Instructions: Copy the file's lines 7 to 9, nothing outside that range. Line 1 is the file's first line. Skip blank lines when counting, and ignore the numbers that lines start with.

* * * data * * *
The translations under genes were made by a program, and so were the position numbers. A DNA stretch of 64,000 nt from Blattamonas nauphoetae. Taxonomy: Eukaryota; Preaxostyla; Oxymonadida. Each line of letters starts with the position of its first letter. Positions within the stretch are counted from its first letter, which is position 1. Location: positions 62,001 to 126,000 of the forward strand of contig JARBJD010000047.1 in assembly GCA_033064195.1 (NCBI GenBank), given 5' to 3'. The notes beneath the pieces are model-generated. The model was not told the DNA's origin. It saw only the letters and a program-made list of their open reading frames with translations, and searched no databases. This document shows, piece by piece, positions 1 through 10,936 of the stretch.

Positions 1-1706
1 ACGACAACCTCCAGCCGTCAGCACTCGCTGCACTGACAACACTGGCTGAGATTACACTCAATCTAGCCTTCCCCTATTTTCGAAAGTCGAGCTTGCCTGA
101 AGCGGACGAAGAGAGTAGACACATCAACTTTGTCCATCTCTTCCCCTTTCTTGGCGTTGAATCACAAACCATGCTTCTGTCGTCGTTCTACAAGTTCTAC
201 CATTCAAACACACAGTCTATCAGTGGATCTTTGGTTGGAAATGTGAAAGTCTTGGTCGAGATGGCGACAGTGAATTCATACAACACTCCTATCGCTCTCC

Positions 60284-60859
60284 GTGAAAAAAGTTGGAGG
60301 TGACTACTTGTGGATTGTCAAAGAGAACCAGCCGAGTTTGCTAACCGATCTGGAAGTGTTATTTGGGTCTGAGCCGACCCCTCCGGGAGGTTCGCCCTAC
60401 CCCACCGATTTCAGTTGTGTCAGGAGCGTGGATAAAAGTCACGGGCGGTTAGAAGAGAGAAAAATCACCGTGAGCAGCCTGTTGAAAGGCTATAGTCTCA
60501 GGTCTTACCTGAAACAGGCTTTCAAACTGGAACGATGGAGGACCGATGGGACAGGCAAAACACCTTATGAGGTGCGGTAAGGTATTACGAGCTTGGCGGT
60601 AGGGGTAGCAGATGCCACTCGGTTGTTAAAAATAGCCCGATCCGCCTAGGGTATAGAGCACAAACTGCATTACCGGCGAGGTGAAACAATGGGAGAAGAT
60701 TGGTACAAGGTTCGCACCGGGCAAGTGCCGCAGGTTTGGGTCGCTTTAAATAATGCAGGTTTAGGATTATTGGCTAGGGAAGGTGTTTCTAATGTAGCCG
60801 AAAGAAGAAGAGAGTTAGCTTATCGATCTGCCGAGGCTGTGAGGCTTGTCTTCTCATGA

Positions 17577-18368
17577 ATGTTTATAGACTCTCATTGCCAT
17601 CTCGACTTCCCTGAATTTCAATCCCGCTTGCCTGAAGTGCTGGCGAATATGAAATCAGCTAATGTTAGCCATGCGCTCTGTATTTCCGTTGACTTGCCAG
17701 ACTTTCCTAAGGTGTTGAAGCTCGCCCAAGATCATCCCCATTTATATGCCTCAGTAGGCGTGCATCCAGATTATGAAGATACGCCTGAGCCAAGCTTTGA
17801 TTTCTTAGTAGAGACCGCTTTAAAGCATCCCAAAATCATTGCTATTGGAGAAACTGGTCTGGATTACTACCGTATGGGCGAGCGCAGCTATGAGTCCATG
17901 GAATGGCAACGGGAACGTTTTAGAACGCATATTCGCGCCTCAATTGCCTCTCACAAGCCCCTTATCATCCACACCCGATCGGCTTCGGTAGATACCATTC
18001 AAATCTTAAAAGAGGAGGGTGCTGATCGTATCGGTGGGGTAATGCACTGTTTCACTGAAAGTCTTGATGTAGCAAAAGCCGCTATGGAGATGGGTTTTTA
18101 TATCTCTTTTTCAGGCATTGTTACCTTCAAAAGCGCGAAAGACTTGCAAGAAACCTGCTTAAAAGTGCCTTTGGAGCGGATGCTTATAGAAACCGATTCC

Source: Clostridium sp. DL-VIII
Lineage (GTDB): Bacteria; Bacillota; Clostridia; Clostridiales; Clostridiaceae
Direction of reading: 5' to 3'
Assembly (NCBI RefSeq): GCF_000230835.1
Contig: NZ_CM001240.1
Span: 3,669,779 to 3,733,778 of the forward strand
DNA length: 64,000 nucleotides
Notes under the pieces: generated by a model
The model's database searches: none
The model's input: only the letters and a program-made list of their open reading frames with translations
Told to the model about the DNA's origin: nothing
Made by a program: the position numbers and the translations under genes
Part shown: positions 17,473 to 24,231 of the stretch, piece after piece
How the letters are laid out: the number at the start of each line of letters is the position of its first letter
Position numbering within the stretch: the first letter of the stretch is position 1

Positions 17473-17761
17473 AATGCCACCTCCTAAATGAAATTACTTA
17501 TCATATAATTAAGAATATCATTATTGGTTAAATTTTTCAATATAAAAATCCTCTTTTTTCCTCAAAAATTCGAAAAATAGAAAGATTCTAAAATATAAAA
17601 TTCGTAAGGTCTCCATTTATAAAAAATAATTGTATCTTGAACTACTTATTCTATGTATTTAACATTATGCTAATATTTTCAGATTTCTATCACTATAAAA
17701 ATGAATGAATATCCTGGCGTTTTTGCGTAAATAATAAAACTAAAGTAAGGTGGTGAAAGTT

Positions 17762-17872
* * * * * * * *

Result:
60284 GTGAAAAAAGTTGGAGG
60301 TGACTACTTGTGGATTGTCAAAGAGAACCAGCCGAGTTTGCTAACCGATCTGGAAGTGTTATTTGGGTCTGAGCCGACCCCTCCGGGAGGTTCGCCCTAC
60401 CCCACCGATTTCAGTTGTGTCAGGAGCGTGGATAAAAGTCACGGGCGGTTAGAAGAGAGAAAAATCACCGTGAGCAGCCTGTTGAAAGGCTATAGTCTCA